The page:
Australian Multiculturalism needs to be strengthened

Australia has enjoyed an international reputation for its commitment to multiculturalism. How did this arise and what’s become of that reputation today? The concept of multiculturalism emerged in the 1970s, where it came to be used both as a descriptor (as in ‘Australia’s multicultural population’) and as a statement of Australia’s new national identity.

In the post-war period Australia’s overseas-born population had grown quickly and for the first time was composed not just of British but also European, Asian and Middle Eastern immigrants in large numbers. These new immigrants sought social, economic, language and cultural rights including the right to live according to their own community norms and practices, rather than being expected to ‘assimilate’ to Anglo-Australian ways.

The new government of the early 1970s responded to these demands and the flamboyant ALP Immigration Minister, Al Grassby, was recognised as the father of multiculturalism. On taking up the role of Community Relations Commissioner, Grassby’s biggest achievement was to introduce the Race Discrimination Act 1975, as well as a host of multicultural institutions that fostered community development and inter-cultural understanding.

Today, forty years later, Australia has an ‘Australian Multicultural Council’ but the focus is less on ethnic minority rights and more on, as the government puts it, ‘those who do not currently experience diversity’ (see Australian Multicultural Council, 5th meeting). Funding to the grassroots bodies that supported ethnic communities - Migrant Resource Centres, Immigrant Women’s and Workers’ Centres, and ethno-specific organisations - has been refocused on enhancing ‘the economic contribution’ immigrants and refugees make to Australia. The value of immigrants to the Australian economy has become the most important policy concern.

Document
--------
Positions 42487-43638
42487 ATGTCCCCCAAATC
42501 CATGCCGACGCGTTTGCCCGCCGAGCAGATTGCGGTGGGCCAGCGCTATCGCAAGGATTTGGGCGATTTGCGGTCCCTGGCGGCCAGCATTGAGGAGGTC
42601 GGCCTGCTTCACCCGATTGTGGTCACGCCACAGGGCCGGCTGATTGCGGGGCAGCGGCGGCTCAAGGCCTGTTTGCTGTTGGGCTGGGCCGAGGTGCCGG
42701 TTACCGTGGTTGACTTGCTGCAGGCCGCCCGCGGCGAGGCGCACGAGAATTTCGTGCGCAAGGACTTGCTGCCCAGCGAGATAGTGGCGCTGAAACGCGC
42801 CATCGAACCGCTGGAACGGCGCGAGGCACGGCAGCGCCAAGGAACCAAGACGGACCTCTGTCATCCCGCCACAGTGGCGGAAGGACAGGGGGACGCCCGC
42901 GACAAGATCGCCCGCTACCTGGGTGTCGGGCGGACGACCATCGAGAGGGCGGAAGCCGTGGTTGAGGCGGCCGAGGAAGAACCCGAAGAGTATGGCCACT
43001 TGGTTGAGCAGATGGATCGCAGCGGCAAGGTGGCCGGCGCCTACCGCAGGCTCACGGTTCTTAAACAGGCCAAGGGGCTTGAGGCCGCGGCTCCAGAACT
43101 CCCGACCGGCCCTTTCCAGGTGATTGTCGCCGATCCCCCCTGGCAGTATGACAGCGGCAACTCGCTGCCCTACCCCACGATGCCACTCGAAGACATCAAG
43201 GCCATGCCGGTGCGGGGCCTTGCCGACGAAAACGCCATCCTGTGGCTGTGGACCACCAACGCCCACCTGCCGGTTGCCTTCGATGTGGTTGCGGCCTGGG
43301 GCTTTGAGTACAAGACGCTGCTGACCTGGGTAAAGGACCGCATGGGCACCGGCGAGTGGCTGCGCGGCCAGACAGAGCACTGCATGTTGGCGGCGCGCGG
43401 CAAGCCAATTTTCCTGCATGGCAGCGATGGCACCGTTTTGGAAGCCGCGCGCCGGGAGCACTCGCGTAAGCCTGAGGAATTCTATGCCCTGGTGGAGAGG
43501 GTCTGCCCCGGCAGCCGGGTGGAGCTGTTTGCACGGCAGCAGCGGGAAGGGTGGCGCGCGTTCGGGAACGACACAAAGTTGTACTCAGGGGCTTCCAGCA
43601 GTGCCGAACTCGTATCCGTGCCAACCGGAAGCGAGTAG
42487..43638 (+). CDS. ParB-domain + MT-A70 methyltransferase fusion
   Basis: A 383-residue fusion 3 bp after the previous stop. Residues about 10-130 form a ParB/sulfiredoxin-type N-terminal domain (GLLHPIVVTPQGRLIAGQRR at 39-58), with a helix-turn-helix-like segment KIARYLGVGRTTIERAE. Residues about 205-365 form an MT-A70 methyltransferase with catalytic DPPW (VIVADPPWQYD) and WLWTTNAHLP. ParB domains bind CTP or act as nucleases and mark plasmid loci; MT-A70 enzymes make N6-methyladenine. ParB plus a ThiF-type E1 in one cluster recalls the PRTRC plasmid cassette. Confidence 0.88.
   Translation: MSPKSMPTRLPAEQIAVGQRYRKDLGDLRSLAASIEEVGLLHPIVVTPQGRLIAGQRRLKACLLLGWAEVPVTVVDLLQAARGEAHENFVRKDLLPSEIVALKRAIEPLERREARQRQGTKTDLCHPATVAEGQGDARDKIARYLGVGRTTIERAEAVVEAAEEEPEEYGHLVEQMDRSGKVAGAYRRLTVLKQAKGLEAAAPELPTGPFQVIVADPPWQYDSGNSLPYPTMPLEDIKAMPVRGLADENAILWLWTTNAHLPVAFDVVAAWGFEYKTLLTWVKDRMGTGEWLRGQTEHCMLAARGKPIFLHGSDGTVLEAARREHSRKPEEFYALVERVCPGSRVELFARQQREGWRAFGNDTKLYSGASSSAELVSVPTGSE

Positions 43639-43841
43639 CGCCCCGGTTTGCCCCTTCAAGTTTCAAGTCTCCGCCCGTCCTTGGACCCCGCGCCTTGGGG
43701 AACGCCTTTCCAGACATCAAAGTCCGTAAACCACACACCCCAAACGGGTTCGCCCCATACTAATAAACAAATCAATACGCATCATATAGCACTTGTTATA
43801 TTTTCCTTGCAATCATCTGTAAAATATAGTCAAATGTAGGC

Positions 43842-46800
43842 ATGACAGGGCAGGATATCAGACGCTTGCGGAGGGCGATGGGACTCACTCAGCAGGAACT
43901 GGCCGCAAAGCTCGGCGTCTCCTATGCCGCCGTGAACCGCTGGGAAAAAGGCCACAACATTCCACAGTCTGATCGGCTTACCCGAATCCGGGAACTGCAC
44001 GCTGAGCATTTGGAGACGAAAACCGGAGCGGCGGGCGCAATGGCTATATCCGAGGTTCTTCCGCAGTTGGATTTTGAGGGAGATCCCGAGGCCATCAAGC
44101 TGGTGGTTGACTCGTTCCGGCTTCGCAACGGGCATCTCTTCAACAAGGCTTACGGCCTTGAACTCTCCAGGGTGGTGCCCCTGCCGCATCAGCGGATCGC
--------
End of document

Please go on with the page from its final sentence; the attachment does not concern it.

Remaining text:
Most recently the Prime Minister announced that the Government has decided to further ‘protect Australia’ by ensuring that only people who share our ‘unique Australian values’ can become citizens. However, it is hard to define what those unique values are and how they can be tested for. The ones often cited – a love of democracy, fairness, and the rule of law - are self-evidently found in many if not most societies. And asking people questions with obvious answers like ‘is it ok to keep girls home from school?’ clearly won’t achieve much.

In any case, are ‘Australian values’ under threat from immigrants who are trying to become Australian citizens? The evidence suggests that more of a problem is the small minority of Australians (already citizens) who act in a racist manner towards Muslims, people of colour, Asians and/or anyone not from an Anglophone background and perceived as ‘white’. In today’s increasingly polarised world, it is important for debates about values to inspire and include everyone. All Australians, new and old, can agree that together we need to strengthen the things we value about Australian society, including our natural environment and our multicultural heritage.

Caroline Alcorso

Dr Caroline Alcorso

Caroline has a Bachelor of Arts from the University of Tasmania, Master of Arts from Cambridge University, England and a Doctor of Philosophy at the University of Sydney (Economics) .

Caroline Alcorso is a National Manager, Workforce Development, at National Disability Services (NDS). She was the lead author for its strategic report on national workforce Workforce Futures, A Strategy Paper on Workforce Development (2010).

She also has an extensive research, policy, advocacy and project management background. She has worked for state and federal government, community organisation, unions and university-based research centres over the last 25 years and has acknowledged expertise in the areas of workplace relations, employment, gender equity, migration, multicultural affairs and environmental sustainability.